The sisters come back to Delores's show to get her back as Sister Mary Clarence to teach music to a group of students in their parochial school which is doomed for closure. One of the girls... See full summary »
Sam and Molly are a very happy couple and deeply in love. Walking back to their new apartment after a night out at the theatre, they encounter a thief in a dark alley, and Sam is murdered. He finds himself trapped as a ghost and realises that his death was no accident. He must warn Molly about the danger that she is in. But as a ghost he can not be seen or heard by the living, and so he tries to communicate with Molly through Oda Mae Brown, a psychic who didn't even realise that her powers were real. Written by
Sami Al-Taher <email@example.com>
Bruce Joel Rubin got the idea for the film while watching a production of Hamlet. When Hamlet's dead father tells him to avenge his death, Rubin thought that would make a great movie. See more »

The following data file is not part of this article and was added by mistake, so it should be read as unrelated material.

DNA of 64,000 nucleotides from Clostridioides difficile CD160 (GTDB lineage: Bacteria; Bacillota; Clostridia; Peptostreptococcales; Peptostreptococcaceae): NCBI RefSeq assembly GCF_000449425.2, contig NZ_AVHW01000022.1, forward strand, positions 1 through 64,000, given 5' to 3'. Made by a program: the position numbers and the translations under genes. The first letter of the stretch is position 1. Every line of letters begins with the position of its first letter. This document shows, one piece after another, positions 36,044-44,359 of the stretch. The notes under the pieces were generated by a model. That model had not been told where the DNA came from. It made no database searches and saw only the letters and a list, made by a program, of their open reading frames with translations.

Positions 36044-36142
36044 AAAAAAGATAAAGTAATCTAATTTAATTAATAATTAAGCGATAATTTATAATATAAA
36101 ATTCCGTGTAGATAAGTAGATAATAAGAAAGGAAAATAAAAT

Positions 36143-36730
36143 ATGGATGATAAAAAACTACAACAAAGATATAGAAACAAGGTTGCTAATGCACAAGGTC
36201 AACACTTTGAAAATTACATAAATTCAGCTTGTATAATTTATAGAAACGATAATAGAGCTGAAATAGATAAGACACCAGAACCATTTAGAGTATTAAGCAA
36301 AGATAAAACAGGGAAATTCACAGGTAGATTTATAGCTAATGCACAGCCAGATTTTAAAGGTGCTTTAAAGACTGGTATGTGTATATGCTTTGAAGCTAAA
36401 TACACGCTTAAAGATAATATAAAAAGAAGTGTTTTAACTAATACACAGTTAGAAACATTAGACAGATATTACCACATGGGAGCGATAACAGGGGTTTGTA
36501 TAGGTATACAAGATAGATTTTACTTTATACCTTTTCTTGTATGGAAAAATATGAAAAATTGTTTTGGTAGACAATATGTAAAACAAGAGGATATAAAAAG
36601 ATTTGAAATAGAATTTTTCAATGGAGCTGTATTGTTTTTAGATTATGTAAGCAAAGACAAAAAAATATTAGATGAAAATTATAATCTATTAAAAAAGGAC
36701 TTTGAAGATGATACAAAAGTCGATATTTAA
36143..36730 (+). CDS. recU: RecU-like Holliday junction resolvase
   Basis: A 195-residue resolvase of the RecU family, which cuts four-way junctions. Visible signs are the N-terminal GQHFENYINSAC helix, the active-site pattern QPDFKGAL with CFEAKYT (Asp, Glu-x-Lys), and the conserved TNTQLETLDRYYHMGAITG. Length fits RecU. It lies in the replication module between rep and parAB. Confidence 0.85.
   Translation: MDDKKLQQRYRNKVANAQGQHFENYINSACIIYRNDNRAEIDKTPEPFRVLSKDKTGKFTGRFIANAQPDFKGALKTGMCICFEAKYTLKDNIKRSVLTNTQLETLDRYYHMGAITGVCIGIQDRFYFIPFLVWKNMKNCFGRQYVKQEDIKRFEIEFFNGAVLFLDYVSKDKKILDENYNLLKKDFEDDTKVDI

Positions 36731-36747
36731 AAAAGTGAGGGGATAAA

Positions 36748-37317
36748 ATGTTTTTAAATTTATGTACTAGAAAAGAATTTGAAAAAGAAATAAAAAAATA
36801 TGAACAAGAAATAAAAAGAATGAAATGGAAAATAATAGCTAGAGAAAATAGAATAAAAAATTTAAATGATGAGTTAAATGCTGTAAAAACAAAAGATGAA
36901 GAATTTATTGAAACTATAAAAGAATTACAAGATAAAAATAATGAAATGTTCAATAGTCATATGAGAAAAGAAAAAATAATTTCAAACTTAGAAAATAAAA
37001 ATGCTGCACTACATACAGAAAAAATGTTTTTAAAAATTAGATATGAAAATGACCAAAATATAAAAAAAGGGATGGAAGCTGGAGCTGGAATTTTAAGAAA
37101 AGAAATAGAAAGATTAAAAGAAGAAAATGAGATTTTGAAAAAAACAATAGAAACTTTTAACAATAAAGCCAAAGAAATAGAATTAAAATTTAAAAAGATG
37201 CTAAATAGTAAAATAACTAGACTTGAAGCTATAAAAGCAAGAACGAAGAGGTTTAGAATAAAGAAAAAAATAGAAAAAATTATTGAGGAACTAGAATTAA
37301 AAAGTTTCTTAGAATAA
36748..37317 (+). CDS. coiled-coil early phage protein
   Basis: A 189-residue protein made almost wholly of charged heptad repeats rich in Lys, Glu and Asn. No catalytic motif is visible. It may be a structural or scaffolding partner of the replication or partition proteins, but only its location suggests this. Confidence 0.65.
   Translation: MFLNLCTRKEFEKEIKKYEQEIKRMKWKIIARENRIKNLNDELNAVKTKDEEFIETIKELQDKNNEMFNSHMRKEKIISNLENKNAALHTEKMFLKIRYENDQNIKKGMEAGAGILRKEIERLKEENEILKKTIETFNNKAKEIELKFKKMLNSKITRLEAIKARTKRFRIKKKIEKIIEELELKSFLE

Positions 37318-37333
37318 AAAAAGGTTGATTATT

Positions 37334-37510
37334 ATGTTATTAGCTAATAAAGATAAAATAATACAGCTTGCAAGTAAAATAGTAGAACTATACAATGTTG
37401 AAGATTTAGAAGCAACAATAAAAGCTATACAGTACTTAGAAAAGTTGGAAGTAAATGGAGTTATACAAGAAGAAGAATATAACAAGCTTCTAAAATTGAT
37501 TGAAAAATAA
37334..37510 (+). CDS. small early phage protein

After Oda Mae gives away the check, she says goodbye to Sam and we see a group of extras crossing the street. When the angle switches to the other side of the street, we see one of the same extras (African American lady, box cut hair) crossing the street again. See more »
It has a lot more subtext than its naysayers will tell you...
It may be easy to write this fantasy/love story off as a bloated box-office winner with a heart of F/X, however the performances are so winning, and the Oscar-winning script so satisfying, I can't believe it doesn't rate higher with viewers. Murdered businessman (Patrick Swayze, not a good actor but doing OK here) sets out in ghostly form to bring his killers to justice--and to watch out over his lovely girlfriend (Demi Moore, hitting all the right notes of a grieving lover). Whoopi Goldberg won a Supporting Oscar as a fake medium and Tony Goldwyn is uncanny as a slimeball ex-friend (his sniveling is so convincing it may have cost him real-life celebrity). Extremely well-directed by Jerry Zucker--in anybody else's hands, this might have turned to mush. ***1/2 from ****
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